Flying with young children is stressful enough. Tack on holiday stress and the frazzled atmosphere of an airport and not even your favorite mindfulness app can bring achieve peace. However daunting holiday air travel may be, it’s not impossible. Here are tips on the best times to fly when you’re toting a baby, from the experts who fly the most.
Not only are the airports more crowded the Wednesday before Thanksgiving and the two days before Christmas, but travel delays are much higher. According to a study done by Mental Floss, flights that depart on December 23rd have a 34% chance of being delayed. In addition, flights that leave on the 26th have a 33% chance of being delayed. When you’re already dealing with a. cranky toddler, even a 10-minute delay can cause havoc.
Thanksgiving Travel Dates/Times
Thanksgiving has always been one of the busiest travel weeks of the year, with millions of people zipping in and out of airports around the country. According to Hipmunk, the best day to depart is on Thursday. If you can, book a morning flight on Thanksgiving Day and avoid the crowds of the airport and the planes.
Plus, flying during the morning keeps your baby’s routine relatively intact. No matter what, avoid the Wednesday before Thanksgiving, where airport occupancy nearly doubles for most airports and is as high as 4x more passengers at international airports like San Francisco International Airport (SFO), according to AAA.com.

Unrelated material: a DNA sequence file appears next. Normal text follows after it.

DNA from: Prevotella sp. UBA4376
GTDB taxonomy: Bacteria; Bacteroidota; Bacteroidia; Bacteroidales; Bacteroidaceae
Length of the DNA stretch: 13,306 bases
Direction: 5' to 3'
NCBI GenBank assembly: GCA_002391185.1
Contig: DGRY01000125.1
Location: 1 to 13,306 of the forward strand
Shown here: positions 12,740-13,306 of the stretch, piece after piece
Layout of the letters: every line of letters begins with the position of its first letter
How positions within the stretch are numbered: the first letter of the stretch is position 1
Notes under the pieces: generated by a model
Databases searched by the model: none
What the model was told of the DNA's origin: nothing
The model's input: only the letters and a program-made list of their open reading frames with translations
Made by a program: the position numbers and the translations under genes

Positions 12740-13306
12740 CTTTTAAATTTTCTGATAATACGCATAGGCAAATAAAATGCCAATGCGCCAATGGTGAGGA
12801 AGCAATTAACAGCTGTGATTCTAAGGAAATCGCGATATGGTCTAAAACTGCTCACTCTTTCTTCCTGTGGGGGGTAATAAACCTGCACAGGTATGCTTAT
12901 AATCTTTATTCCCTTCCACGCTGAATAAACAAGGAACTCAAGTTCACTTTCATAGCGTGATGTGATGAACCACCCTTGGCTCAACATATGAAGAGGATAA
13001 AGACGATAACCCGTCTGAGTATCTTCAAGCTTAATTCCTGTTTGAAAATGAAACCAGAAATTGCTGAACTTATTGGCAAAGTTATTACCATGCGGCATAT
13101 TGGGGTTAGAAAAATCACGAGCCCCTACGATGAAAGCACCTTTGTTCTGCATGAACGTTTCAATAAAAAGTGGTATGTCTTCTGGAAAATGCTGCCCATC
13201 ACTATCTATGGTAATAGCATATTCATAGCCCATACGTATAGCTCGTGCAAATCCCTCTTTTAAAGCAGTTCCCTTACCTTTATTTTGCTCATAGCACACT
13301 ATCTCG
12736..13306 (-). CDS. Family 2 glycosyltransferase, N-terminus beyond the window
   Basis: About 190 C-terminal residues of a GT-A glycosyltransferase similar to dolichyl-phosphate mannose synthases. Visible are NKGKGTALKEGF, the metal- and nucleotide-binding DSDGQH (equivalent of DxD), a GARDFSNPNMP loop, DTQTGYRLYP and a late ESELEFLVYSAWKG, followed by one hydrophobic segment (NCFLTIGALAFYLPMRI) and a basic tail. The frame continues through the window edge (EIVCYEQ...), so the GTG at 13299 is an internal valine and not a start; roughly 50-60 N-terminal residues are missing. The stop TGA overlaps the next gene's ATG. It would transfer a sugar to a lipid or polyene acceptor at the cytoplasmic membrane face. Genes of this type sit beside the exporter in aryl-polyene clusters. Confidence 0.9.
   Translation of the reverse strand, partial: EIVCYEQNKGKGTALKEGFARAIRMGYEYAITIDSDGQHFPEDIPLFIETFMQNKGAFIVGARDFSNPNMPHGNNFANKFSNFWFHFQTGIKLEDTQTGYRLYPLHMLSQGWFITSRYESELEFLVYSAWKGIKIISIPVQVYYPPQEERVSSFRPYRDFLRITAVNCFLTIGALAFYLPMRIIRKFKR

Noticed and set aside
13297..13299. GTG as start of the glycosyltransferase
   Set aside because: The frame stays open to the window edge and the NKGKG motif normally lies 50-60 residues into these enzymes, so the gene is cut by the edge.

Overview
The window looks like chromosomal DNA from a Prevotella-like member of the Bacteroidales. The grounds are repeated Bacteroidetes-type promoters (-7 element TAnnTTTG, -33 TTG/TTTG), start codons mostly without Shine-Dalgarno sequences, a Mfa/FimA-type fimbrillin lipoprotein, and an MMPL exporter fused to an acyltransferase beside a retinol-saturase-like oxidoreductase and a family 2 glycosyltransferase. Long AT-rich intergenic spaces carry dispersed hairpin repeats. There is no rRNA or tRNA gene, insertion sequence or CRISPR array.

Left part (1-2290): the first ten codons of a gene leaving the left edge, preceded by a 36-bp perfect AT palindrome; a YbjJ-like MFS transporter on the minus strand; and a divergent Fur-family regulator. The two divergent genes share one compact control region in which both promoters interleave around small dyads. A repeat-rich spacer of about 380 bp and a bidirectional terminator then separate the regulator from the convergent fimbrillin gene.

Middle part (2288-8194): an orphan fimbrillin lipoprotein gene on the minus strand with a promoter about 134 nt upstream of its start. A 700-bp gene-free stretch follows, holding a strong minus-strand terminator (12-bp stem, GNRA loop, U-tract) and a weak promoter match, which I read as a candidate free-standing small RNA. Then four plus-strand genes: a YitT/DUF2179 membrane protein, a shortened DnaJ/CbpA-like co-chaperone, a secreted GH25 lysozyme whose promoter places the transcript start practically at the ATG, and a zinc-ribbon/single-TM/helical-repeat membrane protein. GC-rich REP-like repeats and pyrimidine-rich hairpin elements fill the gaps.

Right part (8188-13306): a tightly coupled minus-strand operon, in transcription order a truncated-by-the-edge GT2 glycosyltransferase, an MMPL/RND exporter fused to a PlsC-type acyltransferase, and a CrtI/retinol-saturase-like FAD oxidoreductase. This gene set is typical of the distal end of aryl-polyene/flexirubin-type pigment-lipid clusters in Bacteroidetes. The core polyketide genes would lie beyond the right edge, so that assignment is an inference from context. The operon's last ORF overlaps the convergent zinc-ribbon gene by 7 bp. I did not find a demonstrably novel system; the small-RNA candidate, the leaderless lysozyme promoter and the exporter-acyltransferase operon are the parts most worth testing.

Winter Holidays Travel Dates/Times
The experts at Hipmunk have found the cheapest and easiest days to fly during Christmas is the morning of December 25 with a return flight on December 26. According to Hipmunk, there are significant savings and less congested airports when you travel the day of the holiday. Since that seems relatively unrealistic, opt for flying the day of the holiday (if you can), and try to book your return flight for a Monday or Tuesday to avoid the stress of a Saturday or Sunday.
Travel Times & Tips
The days matter, but the time matters more — just ask any parent who’s tried to wrangle an over-exhausted toddler to sleep past their bedtime. To keep your little on a sleeping schedule, book your flight early after they’ve woken up for the day. If you’re dealing with a long flight, be prepared to have a full bag of toys and books to entertain them, as well as a warm blanket or swaddle to get them comfortable enough to nap.
If you have to book a later flight, be prepared to nurse them to sleep as you take off. Not only will this comfort them during the unstable takeoff, it should also lull them to sleep during their normal bedtimes. If the plane is too busy for them, keep your seat as relaxed as possible, with an iPad loaded up with nursery rhymes or relaxing videos, warm blankets, stuffed animals, pacifiers and your baby’s favorite pajamas.
If your child just won’t sleep (or relax at all), forgo forcing them to sit in their seat. In fact, according to Rebecca Love, a flight attendant with Virgin Atlantic, it’s actually okay to let your one move throughout the aisle — respectfully of course.
“Parents should not be scared of letting your little one walk up and down the aisles and even down to the back galleys, once we have completed main services and heavy carts have been put away,” Love told Mirror Magazine.
It’s never going to be easy, but traveling with a toddler doesn’t have to be awful, as long as approached strategically.